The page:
COVID-19 update: Trails are open. Access to the island is reliant on local boat operators so please check services before you go. All of Scotland’s wild places and green spaces are vital for the survival of its unique, amazing wildlife. If you plan to head out to these areas please respect and protect Scotland’s great outdoors and leave no trace. #RespectProtectEnjoy #ScottishOutdoorAccessCode #CheckBeforeYouGo
The RSPB Scotland nature reserve of Copinsay has a vast seabird colony that includes guillemots, kittiwakes, puffins and razorbills. The reserve consists of the uninhabited main island of Copinsay, three smaller islets of Corn Holm, Ward Holm, Black Holm and the Horse of Copinsay.
More than 1,000 pairs of fulmars nest on Copinsay, which has nearly a mile of vertical cliffs up to 76 m high. The cliffs also attract around 20,000 guillemots, 600 razorbills, 700 puffins and about 1,000 pairs of kittiwakes. Black guillemots and shags also nest here and there are great black-backed gull colonies. In autumn, a colony of around 2,000 grey seals comes ashore to pup.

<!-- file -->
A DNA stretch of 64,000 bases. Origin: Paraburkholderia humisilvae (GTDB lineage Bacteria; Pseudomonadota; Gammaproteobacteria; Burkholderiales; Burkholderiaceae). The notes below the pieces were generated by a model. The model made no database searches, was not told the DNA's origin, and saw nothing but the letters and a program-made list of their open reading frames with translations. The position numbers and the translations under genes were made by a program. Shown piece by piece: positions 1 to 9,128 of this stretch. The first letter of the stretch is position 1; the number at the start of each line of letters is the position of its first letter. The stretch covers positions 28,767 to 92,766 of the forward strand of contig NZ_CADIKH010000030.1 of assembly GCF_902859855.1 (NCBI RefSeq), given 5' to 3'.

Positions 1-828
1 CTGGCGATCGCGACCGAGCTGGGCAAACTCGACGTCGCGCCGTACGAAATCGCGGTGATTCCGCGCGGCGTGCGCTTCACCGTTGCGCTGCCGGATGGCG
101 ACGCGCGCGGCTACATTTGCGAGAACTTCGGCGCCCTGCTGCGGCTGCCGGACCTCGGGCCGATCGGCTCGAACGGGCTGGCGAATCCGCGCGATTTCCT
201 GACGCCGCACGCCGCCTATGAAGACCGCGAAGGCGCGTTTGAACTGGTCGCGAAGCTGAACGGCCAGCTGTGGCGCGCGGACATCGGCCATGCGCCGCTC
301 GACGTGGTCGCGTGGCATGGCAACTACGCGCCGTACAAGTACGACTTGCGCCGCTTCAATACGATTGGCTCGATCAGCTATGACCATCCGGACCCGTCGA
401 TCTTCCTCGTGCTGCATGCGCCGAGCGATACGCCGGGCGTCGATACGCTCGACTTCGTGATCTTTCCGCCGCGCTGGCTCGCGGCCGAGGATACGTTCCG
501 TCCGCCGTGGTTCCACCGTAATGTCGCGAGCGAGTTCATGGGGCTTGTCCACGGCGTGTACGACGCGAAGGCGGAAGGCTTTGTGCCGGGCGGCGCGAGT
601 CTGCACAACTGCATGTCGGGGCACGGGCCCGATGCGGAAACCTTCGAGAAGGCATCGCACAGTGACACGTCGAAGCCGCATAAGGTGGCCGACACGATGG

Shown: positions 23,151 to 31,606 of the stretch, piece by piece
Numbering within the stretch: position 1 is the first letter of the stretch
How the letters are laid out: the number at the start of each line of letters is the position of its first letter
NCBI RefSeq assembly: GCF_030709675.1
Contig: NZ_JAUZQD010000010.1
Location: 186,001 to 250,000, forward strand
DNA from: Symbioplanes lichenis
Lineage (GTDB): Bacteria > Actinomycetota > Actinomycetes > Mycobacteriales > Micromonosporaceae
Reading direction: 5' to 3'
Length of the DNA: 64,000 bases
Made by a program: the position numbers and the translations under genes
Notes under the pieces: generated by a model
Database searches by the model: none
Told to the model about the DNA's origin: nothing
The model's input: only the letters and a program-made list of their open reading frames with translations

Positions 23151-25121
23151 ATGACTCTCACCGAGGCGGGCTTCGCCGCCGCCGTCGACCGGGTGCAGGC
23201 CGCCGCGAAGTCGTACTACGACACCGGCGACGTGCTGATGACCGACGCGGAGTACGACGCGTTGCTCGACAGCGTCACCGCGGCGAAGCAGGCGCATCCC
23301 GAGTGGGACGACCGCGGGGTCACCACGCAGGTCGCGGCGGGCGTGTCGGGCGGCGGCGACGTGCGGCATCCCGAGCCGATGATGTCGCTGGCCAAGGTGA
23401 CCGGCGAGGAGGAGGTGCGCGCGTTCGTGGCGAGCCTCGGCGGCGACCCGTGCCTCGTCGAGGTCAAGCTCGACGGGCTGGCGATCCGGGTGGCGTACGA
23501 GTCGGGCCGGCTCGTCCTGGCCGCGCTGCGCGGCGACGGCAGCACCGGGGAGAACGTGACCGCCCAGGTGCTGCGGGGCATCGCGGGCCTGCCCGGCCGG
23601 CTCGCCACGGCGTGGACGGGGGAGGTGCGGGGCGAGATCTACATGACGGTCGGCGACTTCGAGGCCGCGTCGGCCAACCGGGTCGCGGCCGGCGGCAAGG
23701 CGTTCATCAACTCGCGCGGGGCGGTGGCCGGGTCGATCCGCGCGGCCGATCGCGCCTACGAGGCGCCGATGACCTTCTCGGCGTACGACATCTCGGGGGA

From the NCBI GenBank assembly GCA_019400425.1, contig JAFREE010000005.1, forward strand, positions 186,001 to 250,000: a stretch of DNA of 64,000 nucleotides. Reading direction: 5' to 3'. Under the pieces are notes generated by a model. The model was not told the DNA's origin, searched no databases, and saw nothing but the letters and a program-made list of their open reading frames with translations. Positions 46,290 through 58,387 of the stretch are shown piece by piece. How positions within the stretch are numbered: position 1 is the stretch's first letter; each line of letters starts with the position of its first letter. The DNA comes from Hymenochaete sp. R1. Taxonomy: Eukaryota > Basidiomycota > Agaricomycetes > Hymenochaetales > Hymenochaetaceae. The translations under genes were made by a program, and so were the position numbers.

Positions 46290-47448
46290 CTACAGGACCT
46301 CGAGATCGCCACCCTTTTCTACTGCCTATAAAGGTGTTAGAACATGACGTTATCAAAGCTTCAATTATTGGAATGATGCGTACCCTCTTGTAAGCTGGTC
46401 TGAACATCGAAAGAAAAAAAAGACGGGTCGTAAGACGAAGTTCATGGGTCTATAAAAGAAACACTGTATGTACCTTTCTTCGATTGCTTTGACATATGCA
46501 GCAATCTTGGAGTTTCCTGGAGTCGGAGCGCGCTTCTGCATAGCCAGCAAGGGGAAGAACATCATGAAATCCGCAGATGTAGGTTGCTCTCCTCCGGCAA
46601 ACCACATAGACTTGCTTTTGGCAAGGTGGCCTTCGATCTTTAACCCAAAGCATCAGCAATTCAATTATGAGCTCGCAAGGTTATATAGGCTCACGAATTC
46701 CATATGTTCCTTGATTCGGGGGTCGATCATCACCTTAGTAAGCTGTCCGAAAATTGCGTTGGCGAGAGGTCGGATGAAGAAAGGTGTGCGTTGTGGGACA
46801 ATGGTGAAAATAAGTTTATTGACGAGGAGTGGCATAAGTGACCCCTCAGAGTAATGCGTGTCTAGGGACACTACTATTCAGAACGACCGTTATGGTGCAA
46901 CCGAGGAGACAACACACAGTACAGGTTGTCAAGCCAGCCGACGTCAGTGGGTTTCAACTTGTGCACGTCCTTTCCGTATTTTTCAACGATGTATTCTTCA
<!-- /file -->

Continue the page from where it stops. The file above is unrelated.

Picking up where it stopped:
Copinsay was bought as a memorial to the naturalist James Fisher.
This site is one of several that due to its size, location and/or conservation sensitivity is not capable of accommodating large numbers of visitors. If you require further information, please use the contact details provided. This does not affect any statutory rights of access under the Scottish Outdoor Access code.